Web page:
They might ‘all look the same’ in leaf, but their basic floral structure recurs in many forms to give great diversity among our common grass species. Many of the early sown mixtures included timothy-grass Phleum pratense, cocksfoot Dactylis glomerata, crested dog’s-tail Cynosurus cristatus, several fescues (Festuca species) and tall meadow-grasses (Poa species), all of which are present in the meadow.
Two other pasture grasses are common in the garden – sweet vernal-grass Anthoxanthum odoratum and yorkshire fog Holcus lanatus which become established wherever the ground is left untilled for a few years.
The grass panel above shows (top left, c’wise) mainly yorkshire fog growing among wild carrot, flowering heads of sweet vernal and timothy and (from the early years) fescue and crested dog’s-tail among ox-eye daisy.
High diversity – low management
The 1800s mixtures were designed to give a balanced diet for livestock and to ensure fresh plant tissue was present for a long as possible during the year. They mixed species to ensure that each came to prime leaf or seed at different times. For hay, the progression of floral or reproductive structures was important, for pasture the blend of leafy parts.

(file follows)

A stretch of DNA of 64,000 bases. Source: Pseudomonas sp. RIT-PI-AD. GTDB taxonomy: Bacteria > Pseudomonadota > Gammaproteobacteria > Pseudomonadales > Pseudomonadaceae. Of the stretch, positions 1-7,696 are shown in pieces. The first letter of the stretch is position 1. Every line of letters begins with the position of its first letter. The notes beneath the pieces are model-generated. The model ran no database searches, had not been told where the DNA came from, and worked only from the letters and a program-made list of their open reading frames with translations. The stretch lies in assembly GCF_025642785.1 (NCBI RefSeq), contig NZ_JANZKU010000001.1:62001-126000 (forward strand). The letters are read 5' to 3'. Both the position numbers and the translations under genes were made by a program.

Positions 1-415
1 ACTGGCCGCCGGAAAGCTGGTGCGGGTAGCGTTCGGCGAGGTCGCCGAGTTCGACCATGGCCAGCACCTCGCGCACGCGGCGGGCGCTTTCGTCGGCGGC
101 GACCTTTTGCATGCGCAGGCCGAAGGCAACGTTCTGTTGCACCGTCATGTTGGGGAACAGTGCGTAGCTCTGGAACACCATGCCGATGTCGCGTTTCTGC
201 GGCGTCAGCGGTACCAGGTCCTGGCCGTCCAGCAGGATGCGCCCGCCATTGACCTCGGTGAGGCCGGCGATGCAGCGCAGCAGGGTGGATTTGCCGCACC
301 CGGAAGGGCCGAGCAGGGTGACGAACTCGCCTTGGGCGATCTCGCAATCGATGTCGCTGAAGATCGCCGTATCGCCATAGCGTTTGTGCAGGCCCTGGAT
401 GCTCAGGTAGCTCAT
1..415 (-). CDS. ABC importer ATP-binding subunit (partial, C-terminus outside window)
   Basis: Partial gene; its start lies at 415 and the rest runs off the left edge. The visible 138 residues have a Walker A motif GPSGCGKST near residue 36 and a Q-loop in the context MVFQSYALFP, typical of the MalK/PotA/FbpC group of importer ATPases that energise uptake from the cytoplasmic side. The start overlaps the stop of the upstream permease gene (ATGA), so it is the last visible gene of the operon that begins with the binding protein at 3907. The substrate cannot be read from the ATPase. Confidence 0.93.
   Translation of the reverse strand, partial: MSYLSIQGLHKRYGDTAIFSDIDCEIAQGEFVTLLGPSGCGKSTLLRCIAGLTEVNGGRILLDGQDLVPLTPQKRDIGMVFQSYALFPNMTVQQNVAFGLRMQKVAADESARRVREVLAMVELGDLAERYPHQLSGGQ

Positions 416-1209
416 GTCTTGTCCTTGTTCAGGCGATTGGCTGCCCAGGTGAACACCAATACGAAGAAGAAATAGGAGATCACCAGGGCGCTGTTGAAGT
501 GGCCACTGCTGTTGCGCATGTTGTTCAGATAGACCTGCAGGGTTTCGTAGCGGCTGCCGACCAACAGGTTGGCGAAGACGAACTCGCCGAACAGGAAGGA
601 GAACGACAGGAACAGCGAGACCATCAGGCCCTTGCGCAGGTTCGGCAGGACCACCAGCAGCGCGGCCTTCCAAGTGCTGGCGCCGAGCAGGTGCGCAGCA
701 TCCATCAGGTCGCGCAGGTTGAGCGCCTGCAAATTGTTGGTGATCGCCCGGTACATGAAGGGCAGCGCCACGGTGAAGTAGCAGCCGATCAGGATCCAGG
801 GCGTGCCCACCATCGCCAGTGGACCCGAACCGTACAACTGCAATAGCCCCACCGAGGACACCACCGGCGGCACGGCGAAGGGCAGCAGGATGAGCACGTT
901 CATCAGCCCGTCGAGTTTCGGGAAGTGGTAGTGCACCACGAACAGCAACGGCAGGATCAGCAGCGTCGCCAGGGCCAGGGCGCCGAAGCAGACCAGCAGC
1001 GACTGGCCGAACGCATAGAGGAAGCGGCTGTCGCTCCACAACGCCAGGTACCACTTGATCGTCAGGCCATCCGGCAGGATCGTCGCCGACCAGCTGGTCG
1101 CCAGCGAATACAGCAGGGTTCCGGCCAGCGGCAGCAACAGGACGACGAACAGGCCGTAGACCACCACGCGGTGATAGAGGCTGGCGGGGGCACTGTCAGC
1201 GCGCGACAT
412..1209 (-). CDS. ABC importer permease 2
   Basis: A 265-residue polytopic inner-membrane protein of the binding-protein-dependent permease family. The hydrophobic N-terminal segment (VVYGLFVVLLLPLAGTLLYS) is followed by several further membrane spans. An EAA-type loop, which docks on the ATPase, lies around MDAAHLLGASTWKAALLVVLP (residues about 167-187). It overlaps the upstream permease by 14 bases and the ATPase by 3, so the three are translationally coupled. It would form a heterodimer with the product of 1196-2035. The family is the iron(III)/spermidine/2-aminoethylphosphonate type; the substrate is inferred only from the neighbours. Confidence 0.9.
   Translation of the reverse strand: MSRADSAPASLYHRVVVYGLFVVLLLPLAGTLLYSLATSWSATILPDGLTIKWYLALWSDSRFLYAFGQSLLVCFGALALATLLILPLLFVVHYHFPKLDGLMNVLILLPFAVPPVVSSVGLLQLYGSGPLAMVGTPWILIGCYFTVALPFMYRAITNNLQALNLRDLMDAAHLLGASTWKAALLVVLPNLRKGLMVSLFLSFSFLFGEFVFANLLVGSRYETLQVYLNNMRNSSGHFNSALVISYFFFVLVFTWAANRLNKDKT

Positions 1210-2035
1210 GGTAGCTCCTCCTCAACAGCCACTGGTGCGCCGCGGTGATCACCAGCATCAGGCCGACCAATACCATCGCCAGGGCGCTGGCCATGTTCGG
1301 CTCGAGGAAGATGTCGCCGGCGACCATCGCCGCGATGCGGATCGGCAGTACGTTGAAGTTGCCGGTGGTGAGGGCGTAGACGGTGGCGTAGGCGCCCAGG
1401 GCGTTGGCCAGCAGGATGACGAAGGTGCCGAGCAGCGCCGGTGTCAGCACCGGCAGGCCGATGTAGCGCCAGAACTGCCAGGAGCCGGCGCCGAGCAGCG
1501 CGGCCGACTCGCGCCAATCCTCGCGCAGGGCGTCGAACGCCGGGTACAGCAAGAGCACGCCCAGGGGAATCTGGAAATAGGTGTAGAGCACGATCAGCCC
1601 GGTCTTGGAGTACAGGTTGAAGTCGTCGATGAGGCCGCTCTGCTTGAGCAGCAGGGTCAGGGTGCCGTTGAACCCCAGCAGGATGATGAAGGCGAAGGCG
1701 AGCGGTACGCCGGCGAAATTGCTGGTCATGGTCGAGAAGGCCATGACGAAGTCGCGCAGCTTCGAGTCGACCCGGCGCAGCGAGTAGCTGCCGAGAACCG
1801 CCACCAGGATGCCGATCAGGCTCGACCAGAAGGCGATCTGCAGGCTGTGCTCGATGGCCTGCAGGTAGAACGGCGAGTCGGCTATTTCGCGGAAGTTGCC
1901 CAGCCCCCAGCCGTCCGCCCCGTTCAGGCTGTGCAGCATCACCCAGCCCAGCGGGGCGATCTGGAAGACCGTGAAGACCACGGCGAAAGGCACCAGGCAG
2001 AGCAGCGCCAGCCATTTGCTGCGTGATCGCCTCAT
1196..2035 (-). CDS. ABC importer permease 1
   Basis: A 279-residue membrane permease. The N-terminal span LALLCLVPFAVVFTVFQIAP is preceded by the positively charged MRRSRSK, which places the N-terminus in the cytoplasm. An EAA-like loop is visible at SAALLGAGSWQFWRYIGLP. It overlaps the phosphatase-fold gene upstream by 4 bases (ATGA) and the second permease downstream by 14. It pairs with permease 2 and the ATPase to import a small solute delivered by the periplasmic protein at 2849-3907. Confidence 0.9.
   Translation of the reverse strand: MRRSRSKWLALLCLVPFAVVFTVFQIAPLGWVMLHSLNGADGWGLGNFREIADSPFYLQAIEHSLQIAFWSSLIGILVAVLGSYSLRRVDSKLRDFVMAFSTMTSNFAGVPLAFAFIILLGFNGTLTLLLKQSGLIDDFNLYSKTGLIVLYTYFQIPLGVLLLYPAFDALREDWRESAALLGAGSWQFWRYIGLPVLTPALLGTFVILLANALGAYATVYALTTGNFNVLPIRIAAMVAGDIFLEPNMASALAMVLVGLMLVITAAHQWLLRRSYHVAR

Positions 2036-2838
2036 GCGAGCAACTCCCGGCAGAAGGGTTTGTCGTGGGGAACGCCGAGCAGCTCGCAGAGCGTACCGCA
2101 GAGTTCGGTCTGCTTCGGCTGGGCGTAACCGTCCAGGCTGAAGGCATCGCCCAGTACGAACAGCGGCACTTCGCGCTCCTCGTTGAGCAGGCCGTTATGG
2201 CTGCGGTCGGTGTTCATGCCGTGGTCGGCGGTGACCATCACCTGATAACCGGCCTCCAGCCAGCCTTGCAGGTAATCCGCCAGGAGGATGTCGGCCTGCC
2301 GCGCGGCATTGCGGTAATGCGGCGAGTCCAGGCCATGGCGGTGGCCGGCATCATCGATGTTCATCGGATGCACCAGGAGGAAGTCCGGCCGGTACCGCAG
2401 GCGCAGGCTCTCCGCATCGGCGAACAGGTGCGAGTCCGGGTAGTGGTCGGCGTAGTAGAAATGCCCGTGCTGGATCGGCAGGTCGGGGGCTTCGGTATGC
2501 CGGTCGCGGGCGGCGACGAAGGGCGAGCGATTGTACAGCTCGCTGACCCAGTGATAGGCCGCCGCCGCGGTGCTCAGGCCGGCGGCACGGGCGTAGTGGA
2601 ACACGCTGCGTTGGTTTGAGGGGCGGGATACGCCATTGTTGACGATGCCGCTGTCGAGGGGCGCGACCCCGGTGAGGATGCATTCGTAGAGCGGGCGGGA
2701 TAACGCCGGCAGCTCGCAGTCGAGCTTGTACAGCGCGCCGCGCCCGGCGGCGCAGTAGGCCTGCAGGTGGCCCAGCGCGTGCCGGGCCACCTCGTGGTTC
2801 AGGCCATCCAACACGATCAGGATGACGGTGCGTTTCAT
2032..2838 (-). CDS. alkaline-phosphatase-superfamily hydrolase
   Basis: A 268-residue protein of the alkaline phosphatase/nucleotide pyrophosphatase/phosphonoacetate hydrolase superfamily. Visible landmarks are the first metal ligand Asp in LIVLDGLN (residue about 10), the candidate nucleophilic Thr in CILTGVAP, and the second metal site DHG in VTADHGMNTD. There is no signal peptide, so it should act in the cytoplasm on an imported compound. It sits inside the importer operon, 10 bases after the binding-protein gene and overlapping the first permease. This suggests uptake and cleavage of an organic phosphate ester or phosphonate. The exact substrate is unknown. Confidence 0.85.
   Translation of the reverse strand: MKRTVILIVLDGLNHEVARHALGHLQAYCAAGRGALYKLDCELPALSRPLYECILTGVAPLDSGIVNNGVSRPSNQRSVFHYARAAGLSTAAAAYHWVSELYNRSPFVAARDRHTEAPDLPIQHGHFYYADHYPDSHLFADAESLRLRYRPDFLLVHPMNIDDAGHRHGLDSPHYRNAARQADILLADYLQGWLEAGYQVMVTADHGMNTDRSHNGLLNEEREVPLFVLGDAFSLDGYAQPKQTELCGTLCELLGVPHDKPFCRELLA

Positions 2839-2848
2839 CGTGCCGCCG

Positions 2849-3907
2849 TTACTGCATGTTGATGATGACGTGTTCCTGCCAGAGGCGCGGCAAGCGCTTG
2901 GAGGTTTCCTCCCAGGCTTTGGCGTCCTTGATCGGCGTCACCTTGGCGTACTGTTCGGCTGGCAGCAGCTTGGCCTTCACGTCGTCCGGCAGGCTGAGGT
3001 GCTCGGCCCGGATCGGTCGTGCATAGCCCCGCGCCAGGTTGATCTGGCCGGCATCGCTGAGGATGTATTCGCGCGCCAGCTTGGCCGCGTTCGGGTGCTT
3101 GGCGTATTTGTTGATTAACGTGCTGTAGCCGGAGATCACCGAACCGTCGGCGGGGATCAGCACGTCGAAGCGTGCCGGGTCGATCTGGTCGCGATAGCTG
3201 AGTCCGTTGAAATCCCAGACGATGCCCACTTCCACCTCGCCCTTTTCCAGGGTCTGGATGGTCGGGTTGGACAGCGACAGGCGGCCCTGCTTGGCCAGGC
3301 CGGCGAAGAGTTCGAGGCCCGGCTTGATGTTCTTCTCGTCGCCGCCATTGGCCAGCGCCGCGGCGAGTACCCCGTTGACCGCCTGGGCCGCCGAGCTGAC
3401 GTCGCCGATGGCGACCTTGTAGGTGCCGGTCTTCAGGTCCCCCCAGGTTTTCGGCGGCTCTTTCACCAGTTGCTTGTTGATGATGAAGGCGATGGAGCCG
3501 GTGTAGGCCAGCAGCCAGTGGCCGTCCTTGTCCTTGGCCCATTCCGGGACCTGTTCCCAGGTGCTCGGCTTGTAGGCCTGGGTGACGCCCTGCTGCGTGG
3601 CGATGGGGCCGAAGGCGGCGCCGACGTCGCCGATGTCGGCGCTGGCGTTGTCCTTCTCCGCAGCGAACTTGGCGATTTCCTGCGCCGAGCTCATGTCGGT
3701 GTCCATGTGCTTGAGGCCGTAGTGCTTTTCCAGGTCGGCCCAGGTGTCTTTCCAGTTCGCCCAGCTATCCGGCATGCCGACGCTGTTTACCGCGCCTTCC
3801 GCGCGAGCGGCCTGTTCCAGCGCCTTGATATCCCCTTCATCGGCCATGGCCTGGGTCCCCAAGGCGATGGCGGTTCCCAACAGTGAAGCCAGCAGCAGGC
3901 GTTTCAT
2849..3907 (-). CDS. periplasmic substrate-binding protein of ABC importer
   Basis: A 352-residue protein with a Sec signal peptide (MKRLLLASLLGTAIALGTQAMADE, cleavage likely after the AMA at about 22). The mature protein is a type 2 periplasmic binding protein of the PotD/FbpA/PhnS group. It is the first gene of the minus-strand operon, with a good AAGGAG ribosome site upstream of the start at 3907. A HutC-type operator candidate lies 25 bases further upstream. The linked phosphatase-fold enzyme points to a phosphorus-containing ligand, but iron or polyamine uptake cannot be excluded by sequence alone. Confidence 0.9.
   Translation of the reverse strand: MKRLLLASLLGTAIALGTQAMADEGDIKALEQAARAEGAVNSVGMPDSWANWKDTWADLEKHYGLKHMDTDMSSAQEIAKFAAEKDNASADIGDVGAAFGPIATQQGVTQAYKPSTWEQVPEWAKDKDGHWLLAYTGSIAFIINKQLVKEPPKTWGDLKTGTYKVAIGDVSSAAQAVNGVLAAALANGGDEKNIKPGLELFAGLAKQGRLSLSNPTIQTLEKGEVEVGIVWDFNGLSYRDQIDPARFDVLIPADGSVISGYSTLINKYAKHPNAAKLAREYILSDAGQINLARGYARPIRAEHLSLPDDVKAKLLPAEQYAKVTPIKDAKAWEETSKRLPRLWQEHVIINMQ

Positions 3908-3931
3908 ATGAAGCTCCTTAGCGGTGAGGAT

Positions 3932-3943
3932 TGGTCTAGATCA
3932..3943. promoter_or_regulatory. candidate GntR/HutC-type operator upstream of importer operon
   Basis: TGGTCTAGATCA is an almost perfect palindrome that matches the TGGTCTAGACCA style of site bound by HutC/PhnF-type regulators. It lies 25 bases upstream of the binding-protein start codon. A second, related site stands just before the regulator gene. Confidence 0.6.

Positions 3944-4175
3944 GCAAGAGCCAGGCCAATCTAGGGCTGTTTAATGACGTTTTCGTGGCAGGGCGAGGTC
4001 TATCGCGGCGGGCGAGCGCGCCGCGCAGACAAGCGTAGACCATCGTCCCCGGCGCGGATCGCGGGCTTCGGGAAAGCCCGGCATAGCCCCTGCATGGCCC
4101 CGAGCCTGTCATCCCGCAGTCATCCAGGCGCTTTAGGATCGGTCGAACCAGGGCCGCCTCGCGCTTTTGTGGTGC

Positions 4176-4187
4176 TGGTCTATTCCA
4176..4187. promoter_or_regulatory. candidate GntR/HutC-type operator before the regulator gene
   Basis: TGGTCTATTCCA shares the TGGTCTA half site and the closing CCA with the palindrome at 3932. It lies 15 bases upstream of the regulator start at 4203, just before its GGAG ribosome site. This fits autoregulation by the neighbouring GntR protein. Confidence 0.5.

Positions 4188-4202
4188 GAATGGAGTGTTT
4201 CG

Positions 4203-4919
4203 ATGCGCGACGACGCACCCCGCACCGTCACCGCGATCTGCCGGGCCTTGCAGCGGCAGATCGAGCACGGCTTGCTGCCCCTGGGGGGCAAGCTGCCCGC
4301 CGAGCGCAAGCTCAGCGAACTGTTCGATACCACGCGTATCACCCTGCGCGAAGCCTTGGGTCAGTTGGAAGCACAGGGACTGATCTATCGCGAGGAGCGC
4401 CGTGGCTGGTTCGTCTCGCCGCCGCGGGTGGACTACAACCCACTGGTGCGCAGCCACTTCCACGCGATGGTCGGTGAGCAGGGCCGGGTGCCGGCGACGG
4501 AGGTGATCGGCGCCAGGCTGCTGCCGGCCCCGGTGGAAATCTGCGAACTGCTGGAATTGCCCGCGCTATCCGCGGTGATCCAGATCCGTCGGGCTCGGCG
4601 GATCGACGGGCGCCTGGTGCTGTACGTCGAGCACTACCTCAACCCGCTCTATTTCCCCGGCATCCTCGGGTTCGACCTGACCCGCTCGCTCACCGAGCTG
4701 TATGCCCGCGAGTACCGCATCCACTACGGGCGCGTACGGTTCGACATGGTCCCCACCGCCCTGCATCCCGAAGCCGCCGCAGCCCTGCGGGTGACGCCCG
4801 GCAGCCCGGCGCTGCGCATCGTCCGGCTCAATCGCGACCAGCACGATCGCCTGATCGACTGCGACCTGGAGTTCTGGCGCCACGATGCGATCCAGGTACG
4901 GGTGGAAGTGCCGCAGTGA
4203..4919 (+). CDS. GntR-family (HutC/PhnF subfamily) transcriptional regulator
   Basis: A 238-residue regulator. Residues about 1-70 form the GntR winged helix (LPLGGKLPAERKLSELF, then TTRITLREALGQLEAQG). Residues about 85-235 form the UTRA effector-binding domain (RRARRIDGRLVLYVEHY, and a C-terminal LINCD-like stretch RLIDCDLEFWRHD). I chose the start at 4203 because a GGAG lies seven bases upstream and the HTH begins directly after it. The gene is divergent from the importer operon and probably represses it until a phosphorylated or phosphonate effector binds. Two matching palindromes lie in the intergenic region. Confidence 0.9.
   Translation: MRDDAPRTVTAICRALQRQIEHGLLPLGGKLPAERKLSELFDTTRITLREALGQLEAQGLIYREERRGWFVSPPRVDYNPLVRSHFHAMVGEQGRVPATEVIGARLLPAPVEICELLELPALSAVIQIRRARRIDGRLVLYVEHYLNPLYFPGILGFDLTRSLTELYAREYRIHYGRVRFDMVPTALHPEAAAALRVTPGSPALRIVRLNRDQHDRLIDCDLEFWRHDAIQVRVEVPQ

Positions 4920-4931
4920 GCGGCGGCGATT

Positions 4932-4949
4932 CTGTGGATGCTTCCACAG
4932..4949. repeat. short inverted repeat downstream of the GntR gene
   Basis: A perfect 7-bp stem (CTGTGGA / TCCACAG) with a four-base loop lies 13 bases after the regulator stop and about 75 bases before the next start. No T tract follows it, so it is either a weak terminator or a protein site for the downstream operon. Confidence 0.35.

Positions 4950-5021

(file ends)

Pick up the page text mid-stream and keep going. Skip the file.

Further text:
The meadow in the Living Field garden also harbours other plants sown specifically for wildlife, including field scabious, perhaps the favourite of the pollinating insects, ox-eye daisy and lady’s bedstraw. At one time wild carrot lived in the meadow (top left in the grass panel above) but now prefers grassy margins next to paths. Even with these additional species, the meadow complex retains many of the species sown for hay and pasture from the 1700s to the early 1900s.
The secret of sustaining the meadow is to keep soil fertility low by not fertilising and ground cover high by growing many species that quickly react to fill any gaps. No one species dominates and noxious weeds are given little chance to enter.